Klopp’s full backs also play high up the pitch at Liverpool, something which Benitez tried to use to his advantage while manager of Newcastle.

“At Newcastle, we were trying to run behind them but they were so quick that we couldn’t get past them. If you have the right players with the right movements and the right pace, you can exploit those spaces behind.

“But they are so good, it is easy to say here. It is very difficult to stop them even if you know that.”

Carragher clearly relished the opportunity to quiz his former manager about a number of tactical decisions during Liverpool’s historic Champions League run – and ultimate triumph – in 2005.

Benitez breaks down his tactics in Istanbul

The former Reds defender was particularly interested in Benitez’ starting eleven for the final against AC Milan at the Ataturk Stadium in Istanbul.

Carragher discussed his surprise at learning that Steven Gerrard was being moved deeper into midfield to partner Xabi Alonso, a decision which came at the expense of Dietmar Hamann in order to accommodate surprise selection Harry Kewell.

As the Sky Sports pundit rightly pointed out, the team picked by Benitez was one which had never been played together before (or indeed after) the final in Turkey.

Carra revealed how Reds captain Gerrard divulged the news of his positional switch and Kewell’s starting berth because the Scouse duo were sharing a room ahead of the final.

Benitez, it seems, is always one step ahead.

With a wry smile, the Spanish manager revealed that he often disseminated information like this in a bid to make his players think and talk about upcoming games.

Benitez was full of praise for former Australia international Kewell, who he described as a key player for the Reds.

“I had a lot of confidence in Harry Kewell,” he revealed.

He says he so opted to start Kewell so that the former Leeds winger could allow Liverpool to hold the ball up, with Gerrard supporting the attack from a deeper position.

While Benitez concedes that the change didn’t work, but said that the fault did not lie with Kewell.

“In the end, it was a mistake. Not because of Harry, but because of the position of Kaka. He was killing us behind the lines, because Stevie would go forward. I thought we could control him with the two midfielders.

“But when we went forward, there was space behind. Stevie was a box-to-box midfielder and Xabi is not the quickest.”

As can be seen in the video below, Benitez and Carragher then gave their respective takes on the infamous half-time interval at Ataturk Stadium, which was intriguing to watch.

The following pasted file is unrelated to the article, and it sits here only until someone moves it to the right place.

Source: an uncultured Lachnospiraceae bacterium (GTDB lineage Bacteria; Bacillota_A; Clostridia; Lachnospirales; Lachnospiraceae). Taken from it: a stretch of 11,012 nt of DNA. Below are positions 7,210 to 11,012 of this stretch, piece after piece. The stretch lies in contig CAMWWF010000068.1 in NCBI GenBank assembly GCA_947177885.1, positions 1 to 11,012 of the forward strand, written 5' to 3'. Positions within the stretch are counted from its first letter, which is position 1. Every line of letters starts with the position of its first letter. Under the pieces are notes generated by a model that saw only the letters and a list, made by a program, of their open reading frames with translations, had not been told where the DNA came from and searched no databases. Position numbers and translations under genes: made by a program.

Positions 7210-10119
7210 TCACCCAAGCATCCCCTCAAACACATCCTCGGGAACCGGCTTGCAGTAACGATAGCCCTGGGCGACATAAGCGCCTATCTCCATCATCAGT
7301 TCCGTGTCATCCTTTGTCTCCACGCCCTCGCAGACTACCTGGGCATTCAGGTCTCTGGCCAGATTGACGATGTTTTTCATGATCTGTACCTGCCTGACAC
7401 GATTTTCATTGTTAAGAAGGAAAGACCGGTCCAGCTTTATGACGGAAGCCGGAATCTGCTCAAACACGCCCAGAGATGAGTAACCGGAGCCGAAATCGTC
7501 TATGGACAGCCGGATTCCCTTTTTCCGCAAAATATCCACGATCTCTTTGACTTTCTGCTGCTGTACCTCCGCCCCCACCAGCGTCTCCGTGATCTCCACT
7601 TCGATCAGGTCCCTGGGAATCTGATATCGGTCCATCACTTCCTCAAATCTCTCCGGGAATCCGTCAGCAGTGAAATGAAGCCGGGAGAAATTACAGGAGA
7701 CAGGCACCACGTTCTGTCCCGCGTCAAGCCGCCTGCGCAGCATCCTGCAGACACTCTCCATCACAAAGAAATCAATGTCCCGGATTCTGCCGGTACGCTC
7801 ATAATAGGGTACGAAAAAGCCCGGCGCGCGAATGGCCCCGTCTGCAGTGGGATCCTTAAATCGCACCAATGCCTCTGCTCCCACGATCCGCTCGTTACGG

Benitez outlined the reasoning behind his half-time changes, describing the need to move to a more compact back three and introduce Hamann in midfield in order to curb the influence of Kaka, who was at his devastating best in the opening 45 minutes.

The rest, needless to say, is history.

Liverpool emerged a different team for the second half, and produced one of the greatest sporting comebacks of all time to overturn a three-goal deficit and win on penalties.

They say that penalty shootouts are a lottery, but that’s not quite true where Benitez is involved.

And so we come to the standout moment of the night.

The former Magpies manager’s approach to spot kicks is the perfect microcosm of his incredibly detailed approach to football.

“We had control of the penalties,” Benitez says.

He explained how he used to take notes on any penalty shootouts he watched while in Spain, whether the match was taking place in Europe or South America, which he entered into an ever-evolving database.

“Any country, any game, I was taking notes.”

Benitez says Jersey Dudek, the hero of the iconic shootout, had a detailed knowledge of every Milan penalty-taker apart from Jon Dahl Tomasson.

“We won the Champions League, and people say ‘oh you were lucky’. No, we won it because we had more control of that. The year after, we won the FA Cup with another goalkeeper. Why? The same thing.”

Benitez also discussed the Gunners’ miserable start to the season, the need for Nicolas Pepe to maintain his momentum after an eye-catching display against West Ham, and helped Carragher to analyse the Manchester derby.

The former Premier League manager was passionate, informative and illuminating throughout the night’s coverage.

MNF can feel bloated at times, but Benitez – and the always brilliant Carragher – made every minute of analysis worth watching on Monday.

More of the same please.